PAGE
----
Once frequented by film stars and artists, including Salvador Dalí, today the town’s sandy bay and turquoise waters are fringed with low-rise whitewashed buildings and a handful of restaurants and hotels. No one would describe Llafranc or Calella as rowdy, but for real tranquillity, head north to Tamariu. It’s an easy drive, or a lovely walk over the cliffs from Llafranc.
For the ultimate family bonding experience, take a road trip along with coast. Set up a camp either at Kim’s Camping (campingkims.com), a spacious, family-friendly site just 10 minutes’ walk from Llafranc beach, or at Camping Tamariu (campingtamariu.cat), which is much smaller and located just five minutes away from the lovely beach at Tamariu.
Or, if you’re not the type for camping, check out our favourite hotels along the Costa Brava.
Port d’Alcúdia, Majorca, Spain
The new five-star Viva Zafiro Alcudia offers primarily all-inclusive holidays that will appeal to families who put their kids’ happiness first, but don’t want to sacrifice grown-up style and luxury. With excellent food and facilities, including several swimming pools and a handy location in a popular resort, there’s a lot to like here.
The hotel sits alongside Puerto de Alcúdia, which is a family resort with a lovely beach in the north-east of Majorca. The historic town of Alcúdia is five minutes away and Palma is 35 miles away. There are three kids’ clubs for different ages with activities throughout the day. Babysitters and nannies can be arranged.
Double rooms with breakfast from £259: Hotel Viva Zafiro Alcudia & Spa.
Çıralı, Antalya, Turkey
Surrounded by forest, mountains, lemon groves and farms, Çıralı, in south-west Turkey, is one of the most untouched of our recommended beaches for tweens.
This sleepy little beach town has a nice assortment of restaurants and ancient tombs and temples to tour. The long sweep of shingle beach in a protected bay is the spot to watch loggerhead turtles lay their eggs in June and July; they hatch from mid-July until mid-September.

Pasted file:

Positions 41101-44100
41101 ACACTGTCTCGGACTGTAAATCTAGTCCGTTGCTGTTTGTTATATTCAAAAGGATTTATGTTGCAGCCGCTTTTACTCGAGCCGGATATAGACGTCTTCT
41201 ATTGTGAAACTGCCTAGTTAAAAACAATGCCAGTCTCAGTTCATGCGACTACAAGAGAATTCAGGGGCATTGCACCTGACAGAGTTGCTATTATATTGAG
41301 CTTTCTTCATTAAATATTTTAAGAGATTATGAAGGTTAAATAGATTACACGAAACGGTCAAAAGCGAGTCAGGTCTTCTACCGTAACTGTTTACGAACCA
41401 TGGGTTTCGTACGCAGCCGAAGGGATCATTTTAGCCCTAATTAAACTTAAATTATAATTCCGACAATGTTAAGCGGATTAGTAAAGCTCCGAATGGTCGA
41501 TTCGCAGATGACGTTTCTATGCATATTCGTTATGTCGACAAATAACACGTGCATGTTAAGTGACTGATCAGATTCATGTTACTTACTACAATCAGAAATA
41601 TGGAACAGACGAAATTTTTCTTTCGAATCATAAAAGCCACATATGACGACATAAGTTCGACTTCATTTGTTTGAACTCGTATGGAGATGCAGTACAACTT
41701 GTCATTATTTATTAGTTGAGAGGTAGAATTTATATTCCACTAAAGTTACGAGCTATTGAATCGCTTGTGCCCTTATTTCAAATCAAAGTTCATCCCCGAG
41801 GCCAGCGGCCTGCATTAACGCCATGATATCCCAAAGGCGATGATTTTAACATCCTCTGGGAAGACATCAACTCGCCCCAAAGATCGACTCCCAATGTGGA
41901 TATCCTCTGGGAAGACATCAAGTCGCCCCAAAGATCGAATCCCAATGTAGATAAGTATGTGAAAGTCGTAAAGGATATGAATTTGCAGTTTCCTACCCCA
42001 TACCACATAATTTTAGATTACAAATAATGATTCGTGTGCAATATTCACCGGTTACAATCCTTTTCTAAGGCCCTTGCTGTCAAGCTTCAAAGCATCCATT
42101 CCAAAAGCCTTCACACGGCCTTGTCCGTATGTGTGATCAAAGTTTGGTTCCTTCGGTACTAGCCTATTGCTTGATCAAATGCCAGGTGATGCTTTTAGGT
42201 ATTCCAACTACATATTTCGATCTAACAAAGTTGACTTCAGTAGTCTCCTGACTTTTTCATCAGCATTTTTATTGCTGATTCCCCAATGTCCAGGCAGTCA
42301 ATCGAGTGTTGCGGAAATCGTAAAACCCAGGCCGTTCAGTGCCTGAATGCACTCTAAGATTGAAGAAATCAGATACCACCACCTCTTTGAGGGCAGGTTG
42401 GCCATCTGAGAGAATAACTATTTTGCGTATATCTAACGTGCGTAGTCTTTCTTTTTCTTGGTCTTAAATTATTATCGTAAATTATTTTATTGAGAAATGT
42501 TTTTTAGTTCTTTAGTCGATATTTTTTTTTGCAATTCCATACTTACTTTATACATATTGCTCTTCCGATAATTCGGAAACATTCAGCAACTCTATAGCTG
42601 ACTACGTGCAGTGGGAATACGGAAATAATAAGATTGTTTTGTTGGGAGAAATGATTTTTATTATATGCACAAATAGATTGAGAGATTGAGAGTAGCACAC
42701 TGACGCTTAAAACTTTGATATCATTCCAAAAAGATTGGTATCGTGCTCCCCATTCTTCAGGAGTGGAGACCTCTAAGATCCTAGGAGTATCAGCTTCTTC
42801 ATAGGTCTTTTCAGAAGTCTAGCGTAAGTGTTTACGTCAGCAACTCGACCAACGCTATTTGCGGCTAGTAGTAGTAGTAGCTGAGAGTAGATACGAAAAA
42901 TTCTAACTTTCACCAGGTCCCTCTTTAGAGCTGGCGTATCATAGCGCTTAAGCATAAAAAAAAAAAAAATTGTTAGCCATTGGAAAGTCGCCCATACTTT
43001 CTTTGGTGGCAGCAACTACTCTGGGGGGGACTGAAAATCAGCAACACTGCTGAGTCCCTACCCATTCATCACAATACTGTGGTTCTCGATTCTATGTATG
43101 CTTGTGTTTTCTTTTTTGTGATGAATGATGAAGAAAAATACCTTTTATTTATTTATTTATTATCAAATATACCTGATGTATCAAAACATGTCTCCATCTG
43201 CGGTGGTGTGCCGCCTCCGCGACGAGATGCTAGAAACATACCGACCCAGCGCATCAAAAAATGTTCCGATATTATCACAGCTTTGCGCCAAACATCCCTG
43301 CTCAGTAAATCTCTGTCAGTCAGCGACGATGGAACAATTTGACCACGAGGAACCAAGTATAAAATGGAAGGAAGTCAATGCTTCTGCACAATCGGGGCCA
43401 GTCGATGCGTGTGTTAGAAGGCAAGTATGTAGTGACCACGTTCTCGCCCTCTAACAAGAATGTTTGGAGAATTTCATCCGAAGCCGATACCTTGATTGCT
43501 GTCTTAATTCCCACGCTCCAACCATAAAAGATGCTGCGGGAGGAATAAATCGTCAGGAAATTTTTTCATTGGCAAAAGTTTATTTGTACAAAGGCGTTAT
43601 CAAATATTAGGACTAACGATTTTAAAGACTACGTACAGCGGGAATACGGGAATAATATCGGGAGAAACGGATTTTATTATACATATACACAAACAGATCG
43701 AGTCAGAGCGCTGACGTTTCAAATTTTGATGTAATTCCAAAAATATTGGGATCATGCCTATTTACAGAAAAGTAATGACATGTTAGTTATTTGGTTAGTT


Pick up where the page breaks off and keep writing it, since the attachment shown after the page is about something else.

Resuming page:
Development is minimal, thanks to protection by the Turkish Forestry and Culture and Tourism ministries.
Stay at nearby Olympos Lodge (read the full review here; from £122 for a double room per night, under-7s stay for free, extra beds for 7-12 year olds are £25).
Île d’Oléron, France
France’s largest island after Corsica is great for cycling – some 70 miles of bike lanes pass through fields, pine forests and marshland. It’s also a treat for oyster lovers: the Marennes-Oléron variety are some of the finest in France.
However, for families the island’s chief draw is its long and unspoiled sandy beaches. Favourites include Plage des Saumonards, reached through pine woods just north of Boyardville, where the sands are dotted with stakes used for rearing mussels, and shell-flecked Plage de Gatseau, near St-Trojan-les-Bains.
There are also miles of sandy beach along the south-west coast. Stay at Indigo Oléron Les Pins, a back-to-nature campsite in a pine wood within cycling distance of Plage de Gatseau.
Oléron Les Pins has pitches from £17. Prices are for two adults and two children (aged eight-plus), per night (europe.huttopia.com).
Calabria, occupying Italy’s toe, doesn’t feature as prominently as Sicily or Puglia in Italian summer-sun brochures. But zoom through the barely regulated sprawl cluttering up much of the coast here to resorts of great character, such as Tropea, a charming and ancient enclave that is the region’s answer to Positano or Taormina. The old town, full of good trattorias and shops, sits on a rocky outcrop above a gently shelving sandy beach.
Tropea’s evening passeggiata is one of Italy’s busiest and most snail-paced – perhaps because of the sweet distraction of the historic ice-cream emporium Gelati Tonino (Corso Vittorio Emanuele 52). The crazier flavours include onion and cuttlefish; we recommend the lemon granita.
From £830 for a week for a two-bedroom self-catering apartment in La Conchiglia, a few miles down the coast, through Real Holidays (realholidays.co.uk.fxsc.ru).
Makarska Riviera, Croatia
Makarska centres on a harbour rimmed by palm trees and cafés, with excursion boats running to nearby islands. From here, you can walk or cycle along the shady tree-lined promenade to the main town beach, a curving stretch of pebble, with peddle-boats and banana rides.
Beyond this lies Buba beach bar in a bay with straw umbrellas, wooden sun-beds and low-key DJ music. Or catch a bus to Brela (8.5 miles), where the blissful pine-scented Punta Rata pebble beach leads to a glistening turquoise sea whose shallows are ideal for children. Behind Makarska rise the rocky heights of Mount Biokovo.
Stay at Bluesun Hotel Soline, where rooms cost from £39 per night (read the full review).
With contributions from Annie Bennett, Sally Davies, Marc Dubin, Jane Foster, Mary Lussiana, Lee Marshall, Fred Mawer, Terry Richardson